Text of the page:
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Precalculus: Writing polynomial functions (help!)

  1. Sep 26, 2006 #1
    Precalculus: Writing polynomial functions (help!) :(

    Hey guys and gals, i'd appreciate if you could help me (well) with this question.

    Write a polynomial function at minimum degree in standard form with real coefficients whose zeros include -1 and 1+4i

    :O its hard for me, im not a math person, and my precalculus teacher doesn't teach, he just talks.

    Thanks!

    btw i have a test tomorrow, so if you could tell me the answer and how you got it, that'd be awesome, because then i can study it and learn, thanks!
     
  2. jcsd
  3. Sep 26, 2006 #2

    quasar987

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    First, can you answer the question "what is the minimum degree that a polynomial can have if it has 2 roots" ?
     
  4. Sep 26, 2006 #3

    No i cannot. What is it?
     
  5. Sep 26, 2006 #4

    quasar987

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    Well it's 2. It's can't be one, because a polynomial of degree 1 is of the form

    x+b=0 ==> x=-b is the only root.

    It can be two though because a polynomial of degree 2 with roots a,b can be writen as (x-a)(x-b)=0. But if you set a=-11, b=1+4i, and expand the multiplication of the parenthesis, you'll see that the coefficients are not real. So maybe the minimum degree is 3, in which case the polynomial will be of the form (x+1)(x-(1+4i))(x-z)=0 where z is a 3rd root. Can you choose z such that all the coefficients are real? I've done it and I can't seem to find one, so perhaps it is of degree 4.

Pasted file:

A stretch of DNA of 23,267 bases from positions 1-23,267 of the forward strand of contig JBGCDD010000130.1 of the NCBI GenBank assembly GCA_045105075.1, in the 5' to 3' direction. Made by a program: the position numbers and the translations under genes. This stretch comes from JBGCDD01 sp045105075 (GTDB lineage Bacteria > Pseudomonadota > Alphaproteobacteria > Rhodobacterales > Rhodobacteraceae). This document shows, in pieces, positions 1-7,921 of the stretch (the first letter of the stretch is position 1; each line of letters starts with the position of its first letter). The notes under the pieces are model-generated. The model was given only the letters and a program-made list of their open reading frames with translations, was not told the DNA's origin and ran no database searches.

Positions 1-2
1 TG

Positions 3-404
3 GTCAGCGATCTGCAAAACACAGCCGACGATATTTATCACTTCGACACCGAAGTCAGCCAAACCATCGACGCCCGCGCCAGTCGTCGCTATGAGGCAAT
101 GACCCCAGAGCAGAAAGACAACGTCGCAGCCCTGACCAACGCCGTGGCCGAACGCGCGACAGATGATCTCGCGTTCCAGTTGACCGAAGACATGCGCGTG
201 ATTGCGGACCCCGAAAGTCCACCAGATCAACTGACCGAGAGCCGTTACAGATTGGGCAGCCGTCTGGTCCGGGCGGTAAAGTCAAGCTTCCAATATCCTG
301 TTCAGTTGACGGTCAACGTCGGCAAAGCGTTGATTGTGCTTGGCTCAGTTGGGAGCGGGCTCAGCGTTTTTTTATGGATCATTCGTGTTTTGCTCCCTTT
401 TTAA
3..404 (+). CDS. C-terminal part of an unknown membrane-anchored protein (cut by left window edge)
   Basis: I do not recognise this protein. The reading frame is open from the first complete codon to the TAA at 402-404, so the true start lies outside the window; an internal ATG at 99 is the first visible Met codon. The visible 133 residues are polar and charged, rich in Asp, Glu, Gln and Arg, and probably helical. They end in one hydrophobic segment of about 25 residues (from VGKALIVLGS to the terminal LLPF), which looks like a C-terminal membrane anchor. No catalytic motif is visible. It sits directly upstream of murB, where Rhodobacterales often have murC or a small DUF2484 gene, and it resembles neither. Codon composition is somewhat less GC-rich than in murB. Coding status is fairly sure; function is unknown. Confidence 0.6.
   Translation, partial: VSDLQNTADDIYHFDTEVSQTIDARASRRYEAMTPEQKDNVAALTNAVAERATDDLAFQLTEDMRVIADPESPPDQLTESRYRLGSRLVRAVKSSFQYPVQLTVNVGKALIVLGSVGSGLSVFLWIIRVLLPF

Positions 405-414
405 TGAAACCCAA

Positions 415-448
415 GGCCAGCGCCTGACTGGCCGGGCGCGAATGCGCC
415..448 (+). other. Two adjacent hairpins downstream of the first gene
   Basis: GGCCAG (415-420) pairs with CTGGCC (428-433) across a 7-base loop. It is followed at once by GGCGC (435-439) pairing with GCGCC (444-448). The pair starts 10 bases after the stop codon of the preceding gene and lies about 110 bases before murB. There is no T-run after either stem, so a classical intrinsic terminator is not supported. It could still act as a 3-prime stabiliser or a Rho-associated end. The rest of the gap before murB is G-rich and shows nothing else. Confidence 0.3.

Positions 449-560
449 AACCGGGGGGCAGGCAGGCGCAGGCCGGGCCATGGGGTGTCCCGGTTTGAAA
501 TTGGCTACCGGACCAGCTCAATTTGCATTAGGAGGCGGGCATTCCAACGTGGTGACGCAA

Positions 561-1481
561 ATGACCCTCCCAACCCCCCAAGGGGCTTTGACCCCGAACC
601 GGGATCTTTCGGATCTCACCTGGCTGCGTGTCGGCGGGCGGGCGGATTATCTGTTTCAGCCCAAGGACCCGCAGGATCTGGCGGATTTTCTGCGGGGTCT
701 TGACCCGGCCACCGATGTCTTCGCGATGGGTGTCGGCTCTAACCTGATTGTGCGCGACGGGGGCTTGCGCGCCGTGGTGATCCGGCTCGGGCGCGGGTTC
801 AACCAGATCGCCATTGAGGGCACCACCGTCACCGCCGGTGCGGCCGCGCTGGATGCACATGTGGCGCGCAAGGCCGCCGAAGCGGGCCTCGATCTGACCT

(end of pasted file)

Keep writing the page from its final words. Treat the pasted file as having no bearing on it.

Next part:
6. Sep 26, 2006 #5

    quasar987

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    I'm sorry, I'm not much help :p
     
  7. Sep 26, 2006 #6
    Yeah i know, :P

    Do you think you can simply tell me step-by-step how to do the problem? I dont really understand much of the pre-cal jargon, at all. Im a simple person, :( unfortunately, so if you can, tell me how to do it step-by-step, plz.

    thanx.
     
  8. Sep 26, 2006 #7

    quasar987

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    I don't know how!
     
  9. Sep 26, 2006 #8

    quasar987

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    I told you about my idea, but it seems impracticable. There must be a simpler way.
     
  10. Sep 26, 2006 #9
    its alright, i'll ask someone else.

    Thanks for trying though, :D
     
  11. Sep 27, 2006 #10

    HallsofIvy

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    You know how to solve polynomial equations, don't you? The simplest way is to factor them.

    If a polynomial has a as a zero, then it has x-a as a factor.

    Also, if a polynomial, with real coefficients, has a+ bi as a zero, it also has a- bi as a factor.

    If a polynomial, with real coefficients, has 1+ 4i as a zero then it must also have 1- 4i as a zero. So your polynomial has x+ 1, x- 1- 4i, and x- 1+ 4i as factors. Multiply them.
     
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